The Possibility of US Withdrawal from the INF Treaty

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It is no secret that the modern globalised world is increasingly dependent on the quality of states implementing international agreements that regulate relations between countries.

This is of particular importance in fields such as human rights, the environment, and, of course, disarmament and Weapons of Mass Destruction (WMD) prohibition.

On October 20 Donald Trump stated that the US decided to pull out of the Intermediate-Range Nuclear Forces (INF) Treaty and to start developing weapons prohibited under the treaty.

This intention is one of the most dangerous mistakes made by Washington, which has pulled out of a number of international agreements and organisations, including the Anti-Ballistic Missiles (ABM) Treaty.

The termination of the INF Treaty is a most dangerous step that would produce an extremely negative effect on international security and strategic stability. This erroneous US decision may spur a new arms race in several regions of the world. In other words, the situation with the INF Treaty concerns the entire international community.

The United States bracing up to unravel the INF Treaty has launched a massive propaganda campaign claiming that its decision was provoked by Russia’s alleged violations of the said treaty.  It is not the first time when Washington tries to present itself like a victim of treaty violations by other signatories. However, the US constantly violate or drag their feet on the signing of fundamental international agreements. For example, the US ratified the Genocide Convention (1948) only 40 years after its signing. It has not ratified the Convention on the Elimination of All Forms of Discrimination Against Women, the International Covenant on Economic, Social and Cultural Rights, and the UN Convention on the Rights of the Child.

The above is only a short list of how they joined and withdrew from international agreements; signed but not ratified; signed, ratified, but not complied with them; or modified agreements in their own way and taste. Below are a few more examples, however the list is by no means comprehensive.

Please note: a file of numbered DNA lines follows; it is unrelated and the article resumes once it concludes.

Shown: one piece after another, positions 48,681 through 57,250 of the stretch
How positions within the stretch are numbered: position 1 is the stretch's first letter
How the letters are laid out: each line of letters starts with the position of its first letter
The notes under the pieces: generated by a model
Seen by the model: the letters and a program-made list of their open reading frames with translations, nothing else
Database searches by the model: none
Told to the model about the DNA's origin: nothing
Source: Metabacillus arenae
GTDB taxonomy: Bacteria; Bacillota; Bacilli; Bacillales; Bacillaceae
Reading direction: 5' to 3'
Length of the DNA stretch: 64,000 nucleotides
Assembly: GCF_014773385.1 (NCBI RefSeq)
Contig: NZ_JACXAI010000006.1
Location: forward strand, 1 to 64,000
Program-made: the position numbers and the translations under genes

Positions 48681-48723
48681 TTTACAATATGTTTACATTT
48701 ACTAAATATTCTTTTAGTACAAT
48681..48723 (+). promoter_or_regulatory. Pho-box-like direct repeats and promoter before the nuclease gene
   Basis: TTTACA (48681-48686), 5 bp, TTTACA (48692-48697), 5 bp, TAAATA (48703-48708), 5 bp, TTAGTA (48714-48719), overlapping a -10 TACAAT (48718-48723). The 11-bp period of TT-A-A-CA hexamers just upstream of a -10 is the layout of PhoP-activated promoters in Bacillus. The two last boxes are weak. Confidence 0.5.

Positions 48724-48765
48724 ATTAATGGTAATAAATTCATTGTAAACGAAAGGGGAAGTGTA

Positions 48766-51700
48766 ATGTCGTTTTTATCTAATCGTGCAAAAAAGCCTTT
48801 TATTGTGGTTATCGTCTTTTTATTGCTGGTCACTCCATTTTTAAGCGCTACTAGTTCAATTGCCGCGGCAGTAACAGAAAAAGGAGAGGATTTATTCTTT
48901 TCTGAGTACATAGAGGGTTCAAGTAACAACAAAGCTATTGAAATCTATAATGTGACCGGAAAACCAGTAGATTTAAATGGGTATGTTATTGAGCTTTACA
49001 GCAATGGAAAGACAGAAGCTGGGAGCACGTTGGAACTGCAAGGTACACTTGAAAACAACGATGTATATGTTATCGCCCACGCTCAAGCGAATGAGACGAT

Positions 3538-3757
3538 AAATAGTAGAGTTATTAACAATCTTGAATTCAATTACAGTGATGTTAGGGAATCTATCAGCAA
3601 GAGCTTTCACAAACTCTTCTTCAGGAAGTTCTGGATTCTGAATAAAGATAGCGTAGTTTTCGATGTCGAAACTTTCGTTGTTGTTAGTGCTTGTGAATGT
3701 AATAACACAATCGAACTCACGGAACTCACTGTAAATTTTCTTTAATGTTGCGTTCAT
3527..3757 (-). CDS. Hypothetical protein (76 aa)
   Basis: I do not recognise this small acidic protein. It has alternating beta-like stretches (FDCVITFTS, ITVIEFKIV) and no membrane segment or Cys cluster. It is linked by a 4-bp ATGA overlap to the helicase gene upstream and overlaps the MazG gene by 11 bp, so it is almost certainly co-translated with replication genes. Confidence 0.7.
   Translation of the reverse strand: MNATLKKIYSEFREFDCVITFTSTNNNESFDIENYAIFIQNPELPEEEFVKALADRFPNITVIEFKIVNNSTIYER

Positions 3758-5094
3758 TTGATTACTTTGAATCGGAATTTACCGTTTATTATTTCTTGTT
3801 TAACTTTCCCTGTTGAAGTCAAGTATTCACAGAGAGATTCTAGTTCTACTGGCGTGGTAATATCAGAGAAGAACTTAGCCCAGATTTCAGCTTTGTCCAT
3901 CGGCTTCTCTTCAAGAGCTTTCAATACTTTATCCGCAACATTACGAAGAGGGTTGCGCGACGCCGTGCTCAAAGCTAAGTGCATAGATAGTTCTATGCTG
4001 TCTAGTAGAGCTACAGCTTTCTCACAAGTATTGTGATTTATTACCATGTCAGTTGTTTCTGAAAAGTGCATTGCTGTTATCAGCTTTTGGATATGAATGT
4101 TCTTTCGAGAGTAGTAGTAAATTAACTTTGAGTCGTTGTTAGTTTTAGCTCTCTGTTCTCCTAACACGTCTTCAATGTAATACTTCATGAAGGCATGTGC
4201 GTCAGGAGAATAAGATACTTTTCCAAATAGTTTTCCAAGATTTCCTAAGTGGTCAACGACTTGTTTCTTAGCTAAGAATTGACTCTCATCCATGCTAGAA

The United States has repeatedly violated principles of the UN Charter. Take for example, Washington’s armed invasion of Grenada in 1983. UN General Assembly Resolution 37/8 described the US action as a gross violation of international law. Three years later, the US launched an assault on Libya. Another three years pass and the US invade Panama (1989). The UN General Assembly condemns both incursions as violations of international law.

The International Court of Justice (ICJ) also denounced US violations of the UN Charter. It passed a well-known verdict on Nicaragua vs the US in 1986, stating directly that the United States had violated Nicaragua’s sovereignty and the norms on non-interference in other countries’ internal affairs and non-use of force.

The irresponsible attitude towards the UN Charter on the part of the United States and its allies, reached new proportions in the form of bombing raids against Yugoslavia in 1999 and the invasion of Iraq in 2003. [Colin Powel’s erroneous claim on Iraqi WMD]

In March 2011, the US spearheaded NATO’s intervention in Libya. As a result a formerly prosperous country descended into complete disintegration. An illegal interference in the form of illegitimate air strikes and arms supplies to nongovernmental armed groups spurred on the growth of radical sentiments in Syria, which eventually helped the emergence of a global community of militants and terrorists. America’s absolutely ill-conceived, short-sighted and illegal actions in Iraq as well as the region as a whole have in some way or another facilitated the emergence of the Islamic State. The bad consequences of US interference in Libya and Syria are beyond all proportions.

The Non-Proliferation Treaty (NPT) was signed in 1970 and supported by practically all countries with the exception of Cuba, India, Pakistan and Israel. The treaty outlined a strategic goal, the renunciation of nuclear weapons. Other things aside, the NPT provided for nuclear states pledging not to use nuclear weapons against non-nuclear powers. The US claims that it abides with its NPT obligations but the worrisome situation linked to Washington’s failure to comply with some key provisions of the treaty is still there. The United States continues to engage NATO’s European non-nuclear countries in so-called joint nuclear missions. These “missions” include elements of nuclear planning and skill enhancement drills on how to use nuclear weapons, drills involving non-nuclear NATO countries’ carrier aircraft, air crews, air-field infrastructure and ground support services. All of this is a direct violation of NPT articles 1 and 2. In 2002, certain high-ranking US military officers went on record saying that they allowed the use of nuclear munitions against non-nuclear states or terrorists.

The Comprehensive Nuclear-Test-Ban Treaty (CTBT) has been discussed over a period of four decades and signed in 1996. It bans all nuclear explosions, for both civilian and military purposes, in all environments: underground, ground, water, air and outer space. The Treaty was signed by 44 countries possessing nuclear infrastructure. The US and China signed but failed to ratify the CTBT. For over twenty years, it was not possible to bring this crucial international treaty into effect. Given that the non-treaty countries take their cues from the United States in the matter of joining the CTBT, Washington’s stagnant stance is the main obstacle standing in the way of tuning the Treaty into a valid international legal instrument.